Google Faces Challenges In TV Market
The rumor mill is buzzing after VentureBeat speculated that Google may be readying an ad deal with the Dish Networks to provide targeted television advertising. Combine that rumor with the Wall Street Journal’s report that Google has begun testing its cable TV ad system in Concord, California, plus some recent comments made by Eric Schmidt and television advertising is starting to look very Googley. But do users and advertisers want it?
I’ve questioned Google’s ability to launch into traditional mediums before and the same question mark still looms large for me. I think their success will ultimately depend on their ability to target ads and the level of comfortableness users have with them doing that.
It’s worth noting that the current Concord test system isn’t using targeted advertising. It’s just an early test pilot for Google’s TV ad launch. For that reason, I expect it will as successful as Google’s launch into radio – which is to say, not at all. Without targeting, it’s just another ad system for cable TV and not particularly interesting.
What is interesting is the rumored Dish deal.
If the success of Google’s jump into the television ad space is dependant on their ability to target ads, then the Dish deal is their way to do that. As was not the case with dMarc, Google is (allegedly) pairing up with a company that would suit their needs perfectly — the Dish Networks is the second largest satellite company and their audience is already trained to disclose personal interests.
VentureBeat’s Matt Marshall notes:
"A Dish partnership is notable because of how interactive the Dish experience has become. Users already use keywords to search for programming, choose themes they like and create custom guides – all indicators of personal taste. Dish and Google might be able to obtain permission from users to exploit such information. Google could then work with any number of technology providers to help it automatically insert relevant ads into the programming."
Google has this set up perfectly: Find an audience who is already accustomed to using keywords to find programming, and then show them ads based on their particular interests. If they bite, the general masses may as well. If they don’t, it’s a lost cause.
One of Google’s biggest hurdles here will be the privacy issues it creates. To get more targeted ads, you have to allow Google and the Dish Networks to work together and combine the information they know about you.
I’m okay with this on a very basic level. I’m okay with Dish telling Google that I live in a single person household, and that I fall into a certain income and age bracket. But I don’t think this is the level of information Google really wants. That basic criterion won’t prevent Eric Schmidt from seeing those feminine ads that gross him out so much. (To be fair, you can’t blame Eric for being grossed out, girls are notoriously disgusting.) After all, Eric Schmidt is a married man. Google will have no way of knowing if it’s Mr. or Mrs. Schmidt watching TV. (Or will they? Maybe they know that Eric Schmidt watches Heroes on Monday nights at 9 P.M. and only show beer, car and commercials featuring Buffalo wings during that timeslot.)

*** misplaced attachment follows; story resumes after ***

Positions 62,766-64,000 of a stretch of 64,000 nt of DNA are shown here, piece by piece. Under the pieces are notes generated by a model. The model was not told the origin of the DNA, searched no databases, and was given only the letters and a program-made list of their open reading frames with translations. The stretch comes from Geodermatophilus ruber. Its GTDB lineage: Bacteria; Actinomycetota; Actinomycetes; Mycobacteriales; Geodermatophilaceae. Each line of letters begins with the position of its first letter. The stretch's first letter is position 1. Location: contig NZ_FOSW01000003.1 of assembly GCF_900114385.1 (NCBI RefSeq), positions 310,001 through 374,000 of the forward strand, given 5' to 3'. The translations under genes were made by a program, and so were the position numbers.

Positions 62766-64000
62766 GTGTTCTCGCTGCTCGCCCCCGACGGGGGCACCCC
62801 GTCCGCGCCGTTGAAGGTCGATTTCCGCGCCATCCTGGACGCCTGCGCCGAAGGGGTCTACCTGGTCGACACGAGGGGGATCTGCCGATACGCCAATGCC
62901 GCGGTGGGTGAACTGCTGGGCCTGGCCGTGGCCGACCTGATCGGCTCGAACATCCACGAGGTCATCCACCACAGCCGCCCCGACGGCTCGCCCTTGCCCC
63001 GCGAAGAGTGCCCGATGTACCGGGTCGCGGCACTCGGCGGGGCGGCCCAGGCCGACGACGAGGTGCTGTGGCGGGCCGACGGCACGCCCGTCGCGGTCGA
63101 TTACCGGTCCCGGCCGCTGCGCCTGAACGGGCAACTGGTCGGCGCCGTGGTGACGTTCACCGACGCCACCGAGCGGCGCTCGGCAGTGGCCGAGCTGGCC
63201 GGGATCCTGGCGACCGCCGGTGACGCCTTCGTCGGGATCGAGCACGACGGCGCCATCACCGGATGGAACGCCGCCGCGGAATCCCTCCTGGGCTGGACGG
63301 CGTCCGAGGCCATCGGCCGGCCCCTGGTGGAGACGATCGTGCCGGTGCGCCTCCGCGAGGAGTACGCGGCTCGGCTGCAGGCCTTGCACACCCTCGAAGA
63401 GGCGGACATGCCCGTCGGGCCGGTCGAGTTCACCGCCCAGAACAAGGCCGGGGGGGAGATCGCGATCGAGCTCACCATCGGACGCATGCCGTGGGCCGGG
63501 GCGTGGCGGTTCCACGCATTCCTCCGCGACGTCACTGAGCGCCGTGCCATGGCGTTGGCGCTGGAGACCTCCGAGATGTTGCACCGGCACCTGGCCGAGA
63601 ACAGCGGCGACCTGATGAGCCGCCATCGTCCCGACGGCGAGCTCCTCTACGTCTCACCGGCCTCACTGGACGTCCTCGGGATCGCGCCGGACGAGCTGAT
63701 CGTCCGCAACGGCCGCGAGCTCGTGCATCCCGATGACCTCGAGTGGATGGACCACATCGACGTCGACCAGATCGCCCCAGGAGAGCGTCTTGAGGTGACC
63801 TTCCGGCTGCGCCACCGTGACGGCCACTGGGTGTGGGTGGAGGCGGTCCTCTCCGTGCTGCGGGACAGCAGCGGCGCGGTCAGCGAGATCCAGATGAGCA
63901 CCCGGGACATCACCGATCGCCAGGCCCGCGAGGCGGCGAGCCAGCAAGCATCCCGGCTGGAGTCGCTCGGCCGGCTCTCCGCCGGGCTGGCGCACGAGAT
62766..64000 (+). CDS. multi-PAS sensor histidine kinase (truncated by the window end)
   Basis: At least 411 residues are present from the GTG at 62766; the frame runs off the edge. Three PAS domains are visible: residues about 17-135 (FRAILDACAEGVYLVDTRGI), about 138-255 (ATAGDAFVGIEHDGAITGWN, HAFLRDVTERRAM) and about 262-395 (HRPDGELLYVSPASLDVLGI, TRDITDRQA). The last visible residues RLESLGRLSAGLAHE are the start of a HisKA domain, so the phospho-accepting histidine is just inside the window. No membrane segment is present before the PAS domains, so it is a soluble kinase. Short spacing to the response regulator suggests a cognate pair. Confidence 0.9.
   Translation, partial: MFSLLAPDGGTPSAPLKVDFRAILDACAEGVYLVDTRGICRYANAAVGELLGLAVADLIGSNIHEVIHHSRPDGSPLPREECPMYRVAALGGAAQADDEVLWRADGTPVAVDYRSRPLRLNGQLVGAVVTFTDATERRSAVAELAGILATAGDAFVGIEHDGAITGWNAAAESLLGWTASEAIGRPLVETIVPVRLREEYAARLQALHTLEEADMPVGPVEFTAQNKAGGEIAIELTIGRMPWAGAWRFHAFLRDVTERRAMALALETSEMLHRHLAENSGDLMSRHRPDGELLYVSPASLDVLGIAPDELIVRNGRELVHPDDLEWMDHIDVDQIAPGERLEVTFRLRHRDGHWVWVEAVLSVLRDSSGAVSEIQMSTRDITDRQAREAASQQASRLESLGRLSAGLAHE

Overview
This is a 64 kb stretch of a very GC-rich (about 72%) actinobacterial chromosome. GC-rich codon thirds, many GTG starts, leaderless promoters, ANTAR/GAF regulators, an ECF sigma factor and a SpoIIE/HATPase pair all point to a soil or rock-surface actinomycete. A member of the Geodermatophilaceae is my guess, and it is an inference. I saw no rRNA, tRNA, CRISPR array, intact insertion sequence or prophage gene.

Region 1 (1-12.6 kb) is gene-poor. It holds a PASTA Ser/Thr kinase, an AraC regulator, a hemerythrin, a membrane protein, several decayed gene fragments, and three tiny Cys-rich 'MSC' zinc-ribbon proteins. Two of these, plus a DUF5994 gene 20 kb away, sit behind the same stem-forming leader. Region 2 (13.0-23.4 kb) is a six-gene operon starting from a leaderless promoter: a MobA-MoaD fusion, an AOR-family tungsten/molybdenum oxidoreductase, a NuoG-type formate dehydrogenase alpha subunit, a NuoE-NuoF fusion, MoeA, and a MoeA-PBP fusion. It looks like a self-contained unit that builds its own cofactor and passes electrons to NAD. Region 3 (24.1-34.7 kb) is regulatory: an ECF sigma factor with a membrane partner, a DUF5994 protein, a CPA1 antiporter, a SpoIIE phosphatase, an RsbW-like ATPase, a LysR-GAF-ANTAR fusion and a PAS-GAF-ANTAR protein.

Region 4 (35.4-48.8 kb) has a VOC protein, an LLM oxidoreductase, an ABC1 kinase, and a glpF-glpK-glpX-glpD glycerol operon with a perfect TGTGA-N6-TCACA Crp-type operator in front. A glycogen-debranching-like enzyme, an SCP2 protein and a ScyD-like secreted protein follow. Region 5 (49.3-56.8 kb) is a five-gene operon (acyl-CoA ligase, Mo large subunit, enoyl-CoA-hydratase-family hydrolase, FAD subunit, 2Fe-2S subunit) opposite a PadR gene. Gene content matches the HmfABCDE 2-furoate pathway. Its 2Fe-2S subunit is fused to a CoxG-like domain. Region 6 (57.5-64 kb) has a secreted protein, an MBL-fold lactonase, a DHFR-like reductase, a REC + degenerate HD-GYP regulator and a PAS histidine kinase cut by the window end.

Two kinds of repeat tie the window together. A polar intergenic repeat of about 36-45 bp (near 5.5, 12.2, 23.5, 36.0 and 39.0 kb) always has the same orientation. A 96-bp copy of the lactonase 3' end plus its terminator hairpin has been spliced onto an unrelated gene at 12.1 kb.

I’m guessing that Google is going to want to know what I’m watching, how often I’m watching it and create some sort of television theme or community to put me in. They’re going to want to know that I, Lisa, a 24-year-old
complainer young professional, watch the same programming as the 14-year-old girl down the street who can’t even drive a car. But how successful will they be at finding us both relevant ads? Just because the high school freshman and I both want to grow up and be just like Rory Gilmore does not mean I want to see ads for Seventeen or Teen Vogue. I’m much more a New Yorker kind of girl.
It’s also not a huge leap to think that Google would be able to connect my online preferences to my television preferences. That would give Google a whole lot of information about one person.
Other hurdles to consider – advertisers are become accustomed to using pay-per-click ads to attract eyeballs online. These ads come complete with detailed metric information telling advertisers which ads were successful, which weren’t, where users abandoned their site, etc. Will Google be able to duplicate these kinds of metrics for TV?
And what about publishers? If advertisers are going to be in favor of a Google-run ad system it’s because Google automates its ad process, which drives down advertising costs. This is good for advertisers, but not so good for publishers looking to sell ad space. If valuable publishers pull out of Google’s ad program because they’re not making enough money, there’s no place for advertisers to place ads and the whole thing falls apart.
A final obstacle: Aren’t we being trained to skip ads? Think back to the video of that cute girl’s violent reaction when she found out Rand and I were engaged. Before she saw my boyfriend on her television screen, she was grabbing her remote to skip the ads that were getting ready to play and head right back to her Veronica Mars. If even technology-void Susan is a TiVo user, does it even make sense for Google to dive into television ads right now? It’s a multi-billion dollar industry today, but is that number going up or going down?
It will be interesting how Google will adapt themselves and their ad program to television screen and what kind of value they’ll be able to provide.